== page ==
Certain considerations need to be made, particularly when creating an icon or image to sit along side a company name. A suitable identity may reflect a brands heritage, express operational ethics, communicate value or exude luxury.
In order to successfully create such an icon you first need to identify what your business means to you, what it’s objectives are and what you want it to mean to your customers. Along with, and this far easier, what it isn’t. An example being, if you retail designer jewellery, using Comic Sans and a clip art engagement ring to create your logo, no matter how easy it is to put together on your PC, will not realise your ambition of being the next Cartier.Working with creative partners talk openly about your objectives. Face to face meetings are a great way to let anyone in on what your business really means to you. If you put across your ideas passionately a good design team will fully buy into them and your enthusiasm will rub off. Their ability to interpret and realise your vision will be greatly increased and working closely together they’ll translate all this into an identity that truly makes it’s mark.
Ask yourself. Does it stand out in the marketplace? Will it be remembered? Does it represent me? Is it understood?This last question is harder to define as much imagery has subtle meaning, often absorbed subconsciously as we engage with the brand. We may not be aware of the ideas but they do affect our relationship with them and that’s no accident. Done well they genuinely resonate with their audience.
Were you aware that the origin of the lions carcass with honey bess flooding from it on Tate & Lyle Golden Syrup tins comes from the Biblical story of Samson? A rather macabre image on the face of it but when put with the strapline ‘Out of strength came sweetness’, it perfectly defines the brand and has adorned the tin for 130 years.A brand many of us will no doubt have experienced is Amazon. They created a clever communication with the use of an arrow under their name, if you look closely you’ll see it is positioned under the first ‘a’ and points to the ‘z’. A to Z. Despite starting life as a book shop, this projected the bigger ambition to become a retailer of everything, from ‘armchairs’ to ‘zips’. An example where a visual approach represented a brands’ roots but has subsequently grown beyond that initial reach is Starbucks. Often mistaken for a mermaid the image within the company logo is in fact that of a siren. The idea was to reflect the seafaring history of Seattle, from where Starbucks was founded. Not only this though the siren was a mythical creature who is said to have lured sailors to shore in the search of irresistible pleasure, with grave results. Now this seems misleading but Howard Shultz’s vision was more about the lure of the place rather than the coffee. Maybe the coffee in those early days was the ‘grave results’.As these examples demonstrate great brand identities are built on ideas rooted deep in the psyche of the business and characterise it perfectly.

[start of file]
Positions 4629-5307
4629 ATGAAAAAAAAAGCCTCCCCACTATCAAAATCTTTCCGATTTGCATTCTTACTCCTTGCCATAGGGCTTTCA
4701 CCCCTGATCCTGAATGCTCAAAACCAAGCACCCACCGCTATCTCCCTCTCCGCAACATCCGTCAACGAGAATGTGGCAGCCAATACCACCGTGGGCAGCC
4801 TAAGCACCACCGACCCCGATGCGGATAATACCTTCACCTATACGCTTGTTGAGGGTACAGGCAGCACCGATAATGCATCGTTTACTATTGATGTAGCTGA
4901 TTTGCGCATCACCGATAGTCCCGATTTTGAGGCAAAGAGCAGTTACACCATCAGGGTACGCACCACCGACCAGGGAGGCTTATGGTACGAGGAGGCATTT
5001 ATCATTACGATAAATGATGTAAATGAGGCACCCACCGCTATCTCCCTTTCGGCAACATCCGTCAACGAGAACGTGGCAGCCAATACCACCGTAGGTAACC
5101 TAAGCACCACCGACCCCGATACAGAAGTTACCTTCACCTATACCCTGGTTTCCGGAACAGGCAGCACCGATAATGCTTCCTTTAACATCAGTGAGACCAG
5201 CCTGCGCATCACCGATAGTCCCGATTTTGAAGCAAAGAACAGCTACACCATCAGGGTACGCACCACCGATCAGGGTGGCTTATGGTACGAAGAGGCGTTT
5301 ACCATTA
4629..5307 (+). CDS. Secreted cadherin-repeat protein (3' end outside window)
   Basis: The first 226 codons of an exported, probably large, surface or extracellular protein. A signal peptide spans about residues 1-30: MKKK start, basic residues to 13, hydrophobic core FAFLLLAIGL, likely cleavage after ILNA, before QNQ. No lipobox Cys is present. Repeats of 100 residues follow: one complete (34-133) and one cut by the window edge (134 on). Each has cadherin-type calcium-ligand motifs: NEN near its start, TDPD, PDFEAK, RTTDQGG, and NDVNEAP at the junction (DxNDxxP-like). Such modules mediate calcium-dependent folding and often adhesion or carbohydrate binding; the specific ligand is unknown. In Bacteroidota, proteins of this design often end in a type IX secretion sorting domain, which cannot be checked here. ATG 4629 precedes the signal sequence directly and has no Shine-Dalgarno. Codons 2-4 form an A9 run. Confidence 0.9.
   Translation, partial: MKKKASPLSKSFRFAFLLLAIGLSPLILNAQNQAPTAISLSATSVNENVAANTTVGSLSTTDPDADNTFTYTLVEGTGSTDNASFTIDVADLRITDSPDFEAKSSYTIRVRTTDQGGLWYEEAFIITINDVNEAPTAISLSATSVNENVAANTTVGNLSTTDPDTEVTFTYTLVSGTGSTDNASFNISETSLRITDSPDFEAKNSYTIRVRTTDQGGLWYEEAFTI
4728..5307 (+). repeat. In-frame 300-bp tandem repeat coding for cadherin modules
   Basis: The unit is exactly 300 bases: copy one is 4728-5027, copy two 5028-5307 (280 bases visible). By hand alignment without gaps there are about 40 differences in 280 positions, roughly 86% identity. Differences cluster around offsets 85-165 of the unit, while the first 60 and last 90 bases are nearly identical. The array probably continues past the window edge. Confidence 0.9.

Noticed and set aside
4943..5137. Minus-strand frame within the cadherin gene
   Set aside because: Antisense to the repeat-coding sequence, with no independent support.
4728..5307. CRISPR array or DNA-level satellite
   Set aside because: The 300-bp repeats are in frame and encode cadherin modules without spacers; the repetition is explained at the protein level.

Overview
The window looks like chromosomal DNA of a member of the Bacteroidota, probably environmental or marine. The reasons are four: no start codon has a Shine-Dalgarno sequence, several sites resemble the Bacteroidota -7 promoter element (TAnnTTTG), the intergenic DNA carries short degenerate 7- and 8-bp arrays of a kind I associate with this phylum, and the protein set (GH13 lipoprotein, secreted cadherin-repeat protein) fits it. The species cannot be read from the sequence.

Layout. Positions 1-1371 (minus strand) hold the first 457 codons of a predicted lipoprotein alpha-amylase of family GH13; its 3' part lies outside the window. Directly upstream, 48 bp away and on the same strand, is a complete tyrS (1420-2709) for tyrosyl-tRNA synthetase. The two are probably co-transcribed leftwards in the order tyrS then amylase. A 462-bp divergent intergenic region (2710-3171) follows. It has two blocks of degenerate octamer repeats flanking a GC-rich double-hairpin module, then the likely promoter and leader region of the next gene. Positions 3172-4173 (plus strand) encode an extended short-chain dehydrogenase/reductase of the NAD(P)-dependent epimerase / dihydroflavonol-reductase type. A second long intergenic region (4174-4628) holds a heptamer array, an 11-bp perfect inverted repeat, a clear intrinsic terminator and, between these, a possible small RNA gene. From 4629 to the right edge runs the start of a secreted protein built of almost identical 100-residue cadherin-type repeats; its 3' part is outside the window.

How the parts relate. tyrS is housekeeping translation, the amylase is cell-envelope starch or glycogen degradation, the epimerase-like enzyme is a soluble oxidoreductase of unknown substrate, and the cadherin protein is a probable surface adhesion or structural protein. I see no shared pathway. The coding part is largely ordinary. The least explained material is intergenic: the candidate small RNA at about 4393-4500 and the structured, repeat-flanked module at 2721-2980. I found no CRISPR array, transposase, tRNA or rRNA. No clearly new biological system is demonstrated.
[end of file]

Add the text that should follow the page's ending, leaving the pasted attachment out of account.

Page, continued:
So to void identity crisis, establish a clear definition of your business from day one and build on it. Your identity will be the foundations of your visual communication from here on in. Remember though this is just one block that makes up the entire structure of a successful brand. As for the others, well that’s another story.